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Eye on the News

Jerry Weinberger
Gizmos and the City
How our new toys can derange civic life
22 January 2010

I’m all for the electronic revolution, a real marvel of advanced capitalism. But one has to admit that all the gizmos have degraded common politeness.

For starters, it’s gotten harder and harder on the streets to tell who’s crazy and who’s not. I first noticed this change a couple of years ago when I saw a suit-and-tie coming toward me talking loudly to nobody. I first thought he was nuts, but that’s because I couldn’t see the tiny microphone on the wire from the cell phone in his pocket to his ear. Today, all kinds of people on the streets of Washington, D.C., where I now live, walk around empty-handed, talking to people who physically aren’t there. No topic seems too personal to share with everybody within 50 yards: lovers’ break-up, a divorce settlement, financial ruin, a misbehaving child. No profanity is beyond the pale: after all, it’s a private conversation.

More bizarre, if less obnoxious, are people wired to their MP3s. Recently on the Metro a skinny guy about 50, with a balding pate encased in a white stocking and wearing wrap-around shades, was bobbing on his seat and making weird gesticulations with his hands: so in thrall was he to the tune blasting his eardrums to shreds. Harmless enough, I thought; but, still, one couldn’t be sure that he wasn’t about to go off his rocker.

Positively disturbing was the sight of a young couple, holding hands as if on a date, talking on separate cell phones, each to someone else (or maybe it was a conference call). Cell phone multi-tasking has now become multi-relating. I wondered if these two turn off their cells when they turn off the lights. In restaurants, it’s awful to see a diner stare at the ceiling while the person across the table blabs to or “texts” someone miles away.

Politeness seems a lost art in the age of gizmos. At a recent wedding I attended, as the bride walked down the aisle, a cell phone rang out the William Tell overture. For some reason, when using cell phones, people can’t talk within a civil decibel range. Writhing to the music on the subway isn’t the height of decorum, either. And if watching out for others on the road is politeness as well as self-preservation, then drivers talking on their cells are the rudest people on the planet.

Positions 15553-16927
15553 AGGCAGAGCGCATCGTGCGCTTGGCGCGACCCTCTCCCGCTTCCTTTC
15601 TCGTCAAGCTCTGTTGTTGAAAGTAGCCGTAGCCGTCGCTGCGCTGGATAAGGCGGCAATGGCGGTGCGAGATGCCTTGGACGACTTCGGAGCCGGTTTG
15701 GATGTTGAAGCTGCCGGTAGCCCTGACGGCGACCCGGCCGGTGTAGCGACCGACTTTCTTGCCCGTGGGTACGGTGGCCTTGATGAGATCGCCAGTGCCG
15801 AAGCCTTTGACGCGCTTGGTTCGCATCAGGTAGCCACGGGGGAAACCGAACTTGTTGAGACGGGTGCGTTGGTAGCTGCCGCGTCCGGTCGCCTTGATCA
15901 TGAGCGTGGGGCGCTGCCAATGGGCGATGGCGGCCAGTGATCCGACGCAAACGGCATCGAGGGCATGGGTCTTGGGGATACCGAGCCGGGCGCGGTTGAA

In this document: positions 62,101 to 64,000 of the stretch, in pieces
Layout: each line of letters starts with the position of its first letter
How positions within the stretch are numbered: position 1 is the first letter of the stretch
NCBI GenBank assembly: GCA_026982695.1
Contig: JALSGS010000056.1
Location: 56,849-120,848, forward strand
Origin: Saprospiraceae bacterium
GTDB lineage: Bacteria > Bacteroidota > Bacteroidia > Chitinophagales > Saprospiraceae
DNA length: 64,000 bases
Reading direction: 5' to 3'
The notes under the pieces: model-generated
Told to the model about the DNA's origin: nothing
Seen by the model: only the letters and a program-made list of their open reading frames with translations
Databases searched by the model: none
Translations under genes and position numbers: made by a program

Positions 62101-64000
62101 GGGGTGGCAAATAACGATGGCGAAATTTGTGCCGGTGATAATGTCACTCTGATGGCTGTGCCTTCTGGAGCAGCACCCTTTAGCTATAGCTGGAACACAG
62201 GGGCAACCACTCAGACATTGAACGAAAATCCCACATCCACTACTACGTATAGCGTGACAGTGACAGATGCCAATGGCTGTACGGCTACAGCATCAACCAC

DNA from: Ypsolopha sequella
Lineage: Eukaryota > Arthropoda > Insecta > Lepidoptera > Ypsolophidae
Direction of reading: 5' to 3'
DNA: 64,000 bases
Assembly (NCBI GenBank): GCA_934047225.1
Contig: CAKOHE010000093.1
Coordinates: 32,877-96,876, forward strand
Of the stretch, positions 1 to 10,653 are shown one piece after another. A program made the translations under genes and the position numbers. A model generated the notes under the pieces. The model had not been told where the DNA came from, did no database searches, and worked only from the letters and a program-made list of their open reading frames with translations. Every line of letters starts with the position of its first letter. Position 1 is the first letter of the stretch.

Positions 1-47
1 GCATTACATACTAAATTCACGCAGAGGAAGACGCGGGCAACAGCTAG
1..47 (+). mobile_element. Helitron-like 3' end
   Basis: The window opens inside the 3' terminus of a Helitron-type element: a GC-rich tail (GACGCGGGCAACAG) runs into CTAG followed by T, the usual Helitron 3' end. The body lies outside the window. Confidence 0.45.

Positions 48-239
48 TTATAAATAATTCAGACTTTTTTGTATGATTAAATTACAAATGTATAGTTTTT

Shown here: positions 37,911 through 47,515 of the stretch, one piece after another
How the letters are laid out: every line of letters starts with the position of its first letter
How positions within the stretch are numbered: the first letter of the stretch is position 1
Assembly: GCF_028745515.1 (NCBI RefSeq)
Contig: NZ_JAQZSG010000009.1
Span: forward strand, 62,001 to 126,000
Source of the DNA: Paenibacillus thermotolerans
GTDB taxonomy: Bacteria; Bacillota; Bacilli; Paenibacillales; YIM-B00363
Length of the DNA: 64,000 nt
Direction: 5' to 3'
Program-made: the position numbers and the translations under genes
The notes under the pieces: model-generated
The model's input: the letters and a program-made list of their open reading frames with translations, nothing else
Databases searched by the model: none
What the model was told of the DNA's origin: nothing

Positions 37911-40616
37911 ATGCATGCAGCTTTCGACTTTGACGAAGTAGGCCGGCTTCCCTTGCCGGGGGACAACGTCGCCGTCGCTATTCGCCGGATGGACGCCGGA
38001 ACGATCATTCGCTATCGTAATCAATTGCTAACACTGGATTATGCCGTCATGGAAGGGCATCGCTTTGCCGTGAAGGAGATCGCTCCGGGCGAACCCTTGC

Anyone who rides a motorcycle, as I did until a couple of years ago, knows that a driver on a cell phone is the vehicular equivalent of an IED. Driving on the Michigan State University campus (where I teach) is scary, because the young pedestrians are encased in wired cocoons, oblivious of the traffic and deaf to the sound of your car or even the horn. A couple of years ago, a wired student walked right in front of a speeding, and blaring, railroad train.

Last year, while I waited in the Lansing airport for my flight to D.C., a woman returning to Oregon from a campus event made three consecutive cell-phone calls to relatives back home. The calls, audible to everyone at the gate, were identical: the “workshop” was terrific and the campus was like a park, but she didn’t understand “how anyone could live in a blighted dump like Lansing.” Now, I prefer D.C. to my old domestic territory of Lansing. But the folks in Lansing are good people, and only their Midwestern reserve kept one of them from slapping this braying donkey upside the head.

The gizmos are great, let me say it again. But our manners need to catch up with them to restore civility and the line between public and private behavior—assuming that’s still possible.

Jerry Weinberger is a professor of political science at Michigan State University, director of the LeFrak Forum at Michigan State, and an adjunct fellow at the Hudson Institute. His most recent book is Benjamin Franklin Unmasked.

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